262 F.Allen,R.Karjalainen/Journal of Financial Economics 51 (1999) 245Ð271
Fig.4.An example of the trading rules found by the genetic algorithm.The tree structure can be
reduced to the expression price]minimum(price)!0.0688]price'0.893.This is rough-
ly equivalent to a rule that takes a position in the market when normalized prices are above 0.89,and
out of the market otherwise.
the line shows the price path until the rule generates a buy signal.Positions out
of the market are usually covered well within a year.
As a more complicated example,consider the best rule fromthe same training
period (1964Ð1968) but learned using lower transaction costs (0.1%).After
simpliÞcation of the structure shown in Fig.6,the rule is found to be equivalent
to the expression lag(price,/1)'average(price/Eprice!1.1727E).This
rule compares a moving average of past prices to the price lagged
by one day from the current date,with a nonlinear subexpression
(price/Eprice!1.1727E) determining the time window of the moving aver-
age.During bear markets,the rule looks for very short-term trends,with the
moving average time window varying between three and four days.In bull
markets,the length of the time window increases to 16 days at a normalized
price level of 1.1,and rises rapidly thereafter to soon use all the available price
history.Loosely speaking,this rule corresponds to a hypothesis that stock prices
are in general going up but are prone to corrections after prolonged bull
F.Allen,R.Karjalainen/Journal of Financial Economics 51 (1999) 245Ð271 263
Fig.5.a.The cumulative market return during each trade going long in the market for a rule found
in 1964Ð1970 using 0.25%transaction costs.Each line starts when the rule returns a ÔbuyÕ signal and
ends when the rule returns a ÔsellÕ signal.The graphs for all the trades in the test period of 1971Ð1995
are superimposedon top of each other.b.The cumulative market return during each trade out of the
market for a rule found in 1964Ð70 using 0.25%transaction costs.Each line starts when the rule
returns a ÔsellÕ signal and ends when the rule returns a ÔbuyÕ signal.The graphs for all the trades in the
test period of 1971Ð1995 are superimposed on top of each other.
markets.This rule is quick to take a long position in bear markets,but is
increasingly hesitant to do so when prices are high.
Fig.7a and b show the price behavior during the trades signaled by this rule.
The trading frequency is much higher than for the medium-transaction-cost rule
fromthe same period.Fig.7a shows that trades in a long position typically last
264 F.Allen,R.Karjalainen/Journal of Financial Economics 51 (1999) 245Ð271
Fig.6.An example of the trading rules found by the genetic algorithm.The tree structure is
equivalent to the expression lag(price,1)'average(price/Eprice!1.1727E).This rule com-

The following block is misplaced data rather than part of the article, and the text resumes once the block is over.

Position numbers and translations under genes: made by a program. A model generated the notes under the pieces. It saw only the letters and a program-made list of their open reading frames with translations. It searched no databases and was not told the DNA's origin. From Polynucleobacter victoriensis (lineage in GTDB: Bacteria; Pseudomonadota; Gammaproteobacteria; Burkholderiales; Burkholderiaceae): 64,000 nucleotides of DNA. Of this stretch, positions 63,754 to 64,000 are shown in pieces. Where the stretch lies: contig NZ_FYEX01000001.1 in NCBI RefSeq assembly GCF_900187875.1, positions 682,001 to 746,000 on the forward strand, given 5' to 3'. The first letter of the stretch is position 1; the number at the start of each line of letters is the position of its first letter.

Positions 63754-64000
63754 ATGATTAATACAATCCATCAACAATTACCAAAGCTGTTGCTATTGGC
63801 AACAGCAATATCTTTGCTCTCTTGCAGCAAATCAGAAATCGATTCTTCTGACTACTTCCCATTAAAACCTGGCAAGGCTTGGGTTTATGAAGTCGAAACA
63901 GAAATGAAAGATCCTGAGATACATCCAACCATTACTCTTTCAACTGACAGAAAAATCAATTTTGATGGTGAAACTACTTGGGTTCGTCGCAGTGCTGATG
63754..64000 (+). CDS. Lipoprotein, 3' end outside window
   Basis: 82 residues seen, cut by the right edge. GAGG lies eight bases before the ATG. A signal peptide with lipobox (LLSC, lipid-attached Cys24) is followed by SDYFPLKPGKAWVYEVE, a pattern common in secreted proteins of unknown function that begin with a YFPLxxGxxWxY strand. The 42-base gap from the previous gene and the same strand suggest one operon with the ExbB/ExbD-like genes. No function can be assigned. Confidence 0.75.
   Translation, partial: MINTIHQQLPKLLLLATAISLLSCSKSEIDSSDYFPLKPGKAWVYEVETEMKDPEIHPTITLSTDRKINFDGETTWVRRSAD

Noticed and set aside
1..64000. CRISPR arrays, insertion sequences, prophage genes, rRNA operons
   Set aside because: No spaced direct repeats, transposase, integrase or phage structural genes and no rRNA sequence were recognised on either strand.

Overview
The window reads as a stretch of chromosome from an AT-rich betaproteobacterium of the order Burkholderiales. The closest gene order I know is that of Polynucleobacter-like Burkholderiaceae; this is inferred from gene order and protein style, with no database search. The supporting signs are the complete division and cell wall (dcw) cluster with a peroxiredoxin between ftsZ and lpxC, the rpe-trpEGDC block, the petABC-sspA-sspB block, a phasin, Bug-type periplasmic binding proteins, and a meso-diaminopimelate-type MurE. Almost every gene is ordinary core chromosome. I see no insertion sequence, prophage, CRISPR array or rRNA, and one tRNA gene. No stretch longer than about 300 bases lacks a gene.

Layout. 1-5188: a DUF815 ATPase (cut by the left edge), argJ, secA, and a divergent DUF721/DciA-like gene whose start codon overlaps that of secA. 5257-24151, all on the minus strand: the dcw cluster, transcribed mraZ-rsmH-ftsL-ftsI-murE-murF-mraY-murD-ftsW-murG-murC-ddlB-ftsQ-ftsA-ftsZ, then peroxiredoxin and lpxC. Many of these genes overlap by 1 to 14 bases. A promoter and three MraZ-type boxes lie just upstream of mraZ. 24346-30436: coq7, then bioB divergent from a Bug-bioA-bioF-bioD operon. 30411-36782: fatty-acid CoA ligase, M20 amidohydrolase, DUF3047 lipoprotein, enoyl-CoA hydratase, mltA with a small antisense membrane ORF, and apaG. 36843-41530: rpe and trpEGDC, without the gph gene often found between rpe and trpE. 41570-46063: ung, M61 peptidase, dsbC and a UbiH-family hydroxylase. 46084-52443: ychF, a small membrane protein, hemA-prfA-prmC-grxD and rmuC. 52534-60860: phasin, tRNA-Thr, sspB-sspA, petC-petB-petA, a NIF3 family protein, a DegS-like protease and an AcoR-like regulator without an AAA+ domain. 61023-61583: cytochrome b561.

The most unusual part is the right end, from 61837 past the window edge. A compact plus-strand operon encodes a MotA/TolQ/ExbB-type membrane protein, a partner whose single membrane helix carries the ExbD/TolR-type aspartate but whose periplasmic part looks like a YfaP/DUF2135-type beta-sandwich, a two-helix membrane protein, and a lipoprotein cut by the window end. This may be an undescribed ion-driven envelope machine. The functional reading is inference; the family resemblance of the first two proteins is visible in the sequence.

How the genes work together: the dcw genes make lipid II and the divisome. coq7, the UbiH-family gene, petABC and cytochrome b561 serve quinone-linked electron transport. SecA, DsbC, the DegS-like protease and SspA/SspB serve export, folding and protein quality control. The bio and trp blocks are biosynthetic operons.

pares a moving average of past prices to the price lagged by one day from the current date,with
a nonlinear subexpression (price/Eprice!1.1727E) determining the time windowof the moving
average.
for one to four weeks.Without transaction costs,most of the trades are
proÞtable.The rule switches out of the market after a large negative return,
consistent with its trend-following nature.Fig.7b shows that after a sell signal
small negative returns tend to persist for a couple of weeks.The rule switches
back into the index after a large positive return.
3.7.Robustness of the results
The out-of-sample test results indicate that the trading rules do not earn
consistent excess returns after transaction costs.Nevertheless,they appear to
have some ability to forecast daily returns.In this section,we consider potential
explanations for this.It is well known that there is low-order serial correlation in
market indexes (see,e.g.,Fisher,1966;French and Roll,1986;Lo and MacKin-
lay,1990).We start by considering the e¤ect of incorporating a lag of one day in
the implementation of trades.We then discuss the biases introduced by the
exclusion of dividends in our data set.We also address the e¤ect of the 1987
stock market crash on the results.
F.Allen,R.Karjalainen/Journal of Financial Economics 51 (1999) 245Ð271 265
Fig.7.a.The cumulative market return during each trade going long in the market for a rule found
in 1964Ð1970 using 0.1%transaction costs.Each line starts when the rule returns a ÔbuyÕ signal and
ends when the rule returns a ÔsellÕ signal.The graphs for all the trades in the test period of 1971Ð1995
are superimposedon top of each other.b.The cumulative market return during each trade out of the
market for a rule found in 1964Ð1970 using 0.1%transaction costs.Each line starts when the rule